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Collaborative Regionalism and Foreign Direct Investment


  • A. J. Jacobs

    (East Carolina University, Greenville, NC, USA)


Jurisdictions in the Southeast Automotive Core (SEAC), encompassing Alabama, Georgia, Mississippi, South Carolina, and Tennessee, have attracted 8 of the 11 light vehicles assembly plants built by the “New Domestics†in the United States over the past 20 years (i.e., Toyota, Honda, Nissan, Hyundai, Volkswagen, Mercedes, and BMW). Through case studies of the Toyota-PUL Alliance of Northeast Mississippi and the Hyundai-Kia Auto Valley Partnership of east-central Alabama and west-central Georgia, this article chronicles how by working together, certain subregions within the SEAC have gained a comparative advantage in their competitions for New Domestics Foreign Direct Investment. Overall, the findings of this study show how local governments in the form of the collaborative region still can be an important economic development agent within an ever-globalizing economy. As a result, this article should prove informative to development scholars and practitioners in the United States and Canada, especially in areas combating economic/fiscal distress.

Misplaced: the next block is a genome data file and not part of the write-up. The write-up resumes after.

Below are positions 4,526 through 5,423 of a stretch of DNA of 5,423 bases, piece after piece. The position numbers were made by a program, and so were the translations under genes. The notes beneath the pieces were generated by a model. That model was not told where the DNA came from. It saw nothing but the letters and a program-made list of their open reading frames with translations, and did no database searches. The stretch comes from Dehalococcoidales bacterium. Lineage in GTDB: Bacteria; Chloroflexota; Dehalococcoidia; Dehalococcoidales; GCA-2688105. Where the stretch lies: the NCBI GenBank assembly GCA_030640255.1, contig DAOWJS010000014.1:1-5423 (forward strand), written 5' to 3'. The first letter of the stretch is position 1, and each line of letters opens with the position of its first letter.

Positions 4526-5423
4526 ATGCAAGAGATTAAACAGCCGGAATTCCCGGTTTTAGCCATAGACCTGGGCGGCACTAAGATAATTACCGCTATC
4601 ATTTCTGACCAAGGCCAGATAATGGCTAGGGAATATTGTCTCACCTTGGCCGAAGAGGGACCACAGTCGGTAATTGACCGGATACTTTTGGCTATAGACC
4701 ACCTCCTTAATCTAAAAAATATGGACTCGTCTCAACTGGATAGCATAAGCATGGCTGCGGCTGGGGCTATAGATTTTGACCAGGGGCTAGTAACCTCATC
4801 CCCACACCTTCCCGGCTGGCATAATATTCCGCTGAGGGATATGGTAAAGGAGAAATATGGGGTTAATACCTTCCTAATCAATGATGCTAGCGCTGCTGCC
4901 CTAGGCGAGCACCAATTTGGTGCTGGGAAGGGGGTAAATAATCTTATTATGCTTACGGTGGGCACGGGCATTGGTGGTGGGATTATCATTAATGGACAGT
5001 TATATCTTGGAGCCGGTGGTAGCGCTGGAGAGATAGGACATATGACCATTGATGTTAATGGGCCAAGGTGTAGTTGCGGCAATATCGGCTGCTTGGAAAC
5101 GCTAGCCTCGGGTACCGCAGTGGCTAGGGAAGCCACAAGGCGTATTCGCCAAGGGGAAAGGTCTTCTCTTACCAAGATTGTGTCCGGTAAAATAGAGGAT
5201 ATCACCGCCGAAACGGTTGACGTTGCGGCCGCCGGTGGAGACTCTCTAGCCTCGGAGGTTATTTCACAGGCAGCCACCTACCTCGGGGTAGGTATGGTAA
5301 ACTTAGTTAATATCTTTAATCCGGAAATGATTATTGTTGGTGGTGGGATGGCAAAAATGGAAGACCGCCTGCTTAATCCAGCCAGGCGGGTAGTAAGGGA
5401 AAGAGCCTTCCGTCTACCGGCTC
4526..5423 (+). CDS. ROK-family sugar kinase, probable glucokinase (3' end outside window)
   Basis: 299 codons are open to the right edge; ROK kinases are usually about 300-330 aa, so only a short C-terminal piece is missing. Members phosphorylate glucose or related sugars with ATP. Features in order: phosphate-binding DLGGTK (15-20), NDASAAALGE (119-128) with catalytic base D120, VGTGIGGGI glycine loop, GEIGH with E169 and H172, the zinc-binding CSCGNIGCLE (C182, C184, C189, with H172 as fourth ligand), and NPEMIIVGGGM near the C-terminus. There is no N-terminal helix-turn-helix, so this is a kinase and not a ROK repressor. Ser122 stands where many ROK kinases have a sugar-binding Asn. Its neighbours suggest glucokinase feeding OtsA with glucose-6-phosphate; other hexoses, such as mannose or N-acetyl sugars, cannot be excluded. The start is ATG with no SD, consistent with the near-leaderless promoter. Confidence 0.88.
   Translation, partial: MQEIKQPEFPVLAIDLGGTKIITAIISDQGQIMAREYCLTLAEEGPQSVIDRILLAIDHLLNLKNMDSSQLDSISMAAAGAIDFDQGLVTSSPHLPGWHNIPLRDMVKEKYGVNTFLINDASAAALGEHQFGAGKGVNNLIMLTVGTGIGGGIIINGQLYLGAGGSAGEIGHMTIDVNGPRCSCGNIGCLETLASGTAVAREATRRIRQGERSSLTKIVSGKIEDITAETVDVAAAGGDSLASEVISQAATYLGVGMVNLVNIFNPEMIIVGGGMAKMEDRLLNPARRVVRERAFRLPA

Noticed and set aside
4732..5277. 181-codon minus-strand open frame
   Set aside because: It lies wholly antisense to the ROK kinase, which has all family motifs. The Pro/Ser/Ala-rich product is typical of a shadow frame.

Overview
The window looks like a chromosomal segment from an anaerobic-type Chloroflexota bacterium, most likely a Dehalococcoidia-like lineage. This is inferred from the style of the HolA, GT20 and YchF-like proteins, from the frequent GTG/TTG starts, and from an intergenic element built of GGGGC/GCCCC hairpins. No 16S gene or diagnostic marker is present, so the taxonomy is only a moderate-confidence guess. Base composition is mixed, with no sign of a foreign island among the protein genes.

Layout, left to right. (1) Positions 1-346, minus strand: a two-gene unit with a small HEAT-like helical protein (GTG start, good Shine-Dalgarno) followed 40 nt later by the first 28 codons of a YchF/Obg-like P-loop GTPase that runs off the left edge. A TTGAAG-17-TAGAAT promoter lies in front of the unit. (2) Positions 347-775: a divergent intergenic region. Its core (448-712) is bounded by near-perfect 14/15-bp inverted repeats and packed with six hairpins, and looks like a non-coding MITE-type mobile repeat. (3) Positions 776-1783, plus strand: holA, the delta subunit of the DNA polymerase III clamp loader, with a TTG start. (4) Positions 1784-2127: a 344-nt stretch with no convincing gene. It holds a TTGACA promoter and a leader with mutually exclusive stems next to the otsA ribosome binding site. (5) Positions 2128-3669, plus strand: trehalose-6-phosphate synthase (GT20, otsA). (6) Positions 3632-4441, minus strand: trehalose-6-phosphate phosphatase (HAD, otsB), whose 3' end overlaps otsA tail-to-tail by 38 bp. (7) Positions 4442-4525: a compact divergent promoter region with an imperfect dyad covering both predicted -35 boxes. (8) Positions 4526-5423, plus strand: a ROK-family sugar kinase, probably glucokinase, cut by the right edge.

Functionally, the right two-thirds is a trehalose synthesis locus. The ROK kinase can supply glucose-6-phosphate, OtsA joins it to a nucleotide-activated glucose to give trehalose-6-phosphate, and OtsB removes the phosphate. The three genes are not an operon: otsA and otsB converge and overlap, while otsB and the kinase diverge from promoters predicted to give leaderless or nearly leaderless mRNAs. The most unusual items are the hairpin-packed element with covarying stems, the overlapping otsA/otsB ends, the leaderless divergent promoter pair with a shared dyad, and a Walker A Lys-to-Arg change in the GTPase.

Suggested Citation

  • A. J. Jacobs, 2012. "Collaborative Regionalism and Foreign Direct Investment," Economic Development Quarterly, , vol. 26(3), pages 199-219, August.
  • Handle: RePEc:sae:ecdequ:v:26:y:2012:i:3:p:199-219

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